Awash in an ocean of strings, Misterio majestically validates its title, Mendoza’s Lynchian guitar glimmering behind Duran’s angst-fueled baritone and the Calexics rhythm section: bassist John Convertino and drummer Joey Burns. Wryly spacy 80s organ contrasts with burning guitars and brass in Mapache, a bouncy chicha tune with a tongue-in-cheek Ventures reference. Duran’s wounded vocals add extra longing to the angst throughout Cumbia Amor De Lejos over a web of accordion, funereal strings and ominous tremolo guitar.

The band switches back and forth between a frantic pulse and lingering noir in Mambo A La Rosano, which wouldn’t be out of place in the Gato Loco songbook. By contrast, the big audience hit Caramelos keeps the red-neon intensity going at full gas; Mendoza sets up a tantalizingly brief guitar solo with a more enigmatic one on organ.Then they follow the clip-clip folk-rock miniature No Volvere (Not Going Back) with the album’s centerpiece, Contra La Marea (Against the Tide), a briskly strutting noir showstopper, Rosano’s brooding baritone sax and clarinet alongside Mendoza’s reverberating guitar layers.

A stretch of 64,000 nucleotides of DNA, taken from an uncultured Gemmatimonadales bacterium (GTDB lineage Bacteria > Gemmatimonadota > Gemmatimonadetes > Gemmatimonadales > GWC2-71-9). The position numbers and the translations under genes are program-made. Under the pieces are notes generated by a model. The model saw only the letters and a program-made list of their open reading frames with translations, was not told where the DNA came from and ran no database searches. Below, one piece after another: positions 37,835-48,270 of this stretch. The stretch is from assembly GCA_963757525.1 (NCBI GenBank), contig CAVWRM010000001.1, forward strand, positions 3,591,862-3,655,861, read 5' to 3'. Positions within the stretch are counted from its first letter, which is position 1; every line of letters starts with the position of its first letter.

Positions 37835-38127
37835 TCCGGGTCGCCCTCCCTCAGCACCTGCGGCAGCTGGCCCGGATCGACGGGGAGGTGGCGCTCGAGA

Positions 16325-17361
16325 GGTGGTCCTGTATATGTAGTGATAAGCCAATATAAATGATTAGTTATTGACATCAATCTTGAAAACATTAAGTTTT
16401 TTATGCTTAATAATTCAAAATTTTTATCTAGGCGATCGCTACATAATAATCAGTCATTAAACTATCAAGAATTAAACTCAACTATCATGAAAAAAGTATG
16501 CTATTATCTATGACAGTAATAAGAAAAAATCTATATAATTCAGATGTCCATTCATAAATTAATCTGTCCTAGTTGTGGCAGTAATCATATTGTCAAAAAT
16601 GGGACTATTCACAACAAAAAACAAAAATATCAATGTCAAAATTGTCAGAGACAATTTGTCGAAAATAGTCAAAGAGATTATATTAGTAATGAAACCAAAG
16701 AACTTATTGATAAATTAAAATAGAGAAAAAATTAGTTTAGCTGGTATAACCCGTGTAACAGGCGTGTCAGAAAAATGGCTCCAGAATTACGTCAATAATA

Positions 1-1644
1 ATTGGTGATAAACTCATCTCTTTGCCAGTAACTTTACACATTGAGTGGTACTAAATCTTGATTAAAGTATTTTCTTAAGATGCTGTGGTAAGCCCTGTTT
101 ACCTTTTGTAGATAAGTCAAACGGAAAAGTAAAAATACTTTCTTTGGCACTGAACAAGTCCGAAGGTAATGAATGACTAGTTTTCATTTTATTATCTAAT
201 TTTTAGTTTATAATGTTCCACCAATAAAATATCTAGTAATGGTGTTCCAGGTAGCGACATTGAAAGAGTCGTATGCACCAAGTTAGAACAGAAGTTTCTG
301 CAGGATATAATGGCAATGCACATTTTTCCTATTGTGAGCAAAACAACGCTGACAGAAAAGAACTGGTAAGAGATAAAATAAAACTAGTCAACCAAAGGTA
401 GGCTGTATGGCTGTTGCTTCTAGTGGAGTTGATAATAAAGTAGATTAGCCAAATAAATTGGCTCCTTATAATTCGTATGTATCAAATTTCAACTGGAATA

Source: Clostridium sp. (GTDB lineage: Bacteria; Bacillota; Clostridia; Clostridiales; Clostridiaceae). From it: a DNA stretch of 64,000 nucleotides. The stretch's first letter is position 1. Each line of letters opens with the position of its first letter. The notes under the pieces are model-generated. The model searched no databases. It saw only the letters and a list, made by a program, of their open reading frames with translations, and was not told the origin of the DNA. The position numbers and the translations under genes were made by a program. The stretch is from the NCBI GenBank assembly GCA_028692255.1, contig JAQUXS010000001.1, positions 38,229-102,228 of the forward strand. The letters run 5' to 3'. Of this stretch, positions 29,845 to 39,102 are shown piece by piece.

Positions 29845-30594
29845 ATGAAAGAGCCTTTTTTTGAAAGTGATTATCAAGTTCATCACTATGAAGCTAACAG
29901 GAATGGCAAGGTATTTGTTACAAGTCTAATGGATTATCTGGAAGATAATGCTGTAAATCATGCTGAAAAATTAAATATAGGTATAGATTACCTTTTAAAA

Mutedly twinkling vibraphone – most likely Convertino – infuses the enigmatically lilting Igual Que Ayer (Same as Yesterday). Mendoza’s insistent wah-wah guitar takes centerstage in the trippy, moody Nada Te Debo (I Don’t Owe You Anything) Rogers sings the album’s final cut, the psychedelic latin soul anthem Shadows of the Mind. Best darkly glimmering party album of the year – and maybe the only one. Hopefully they’ll get the chance to stretch some of these out and get really psychedelic at the Brooklyn show.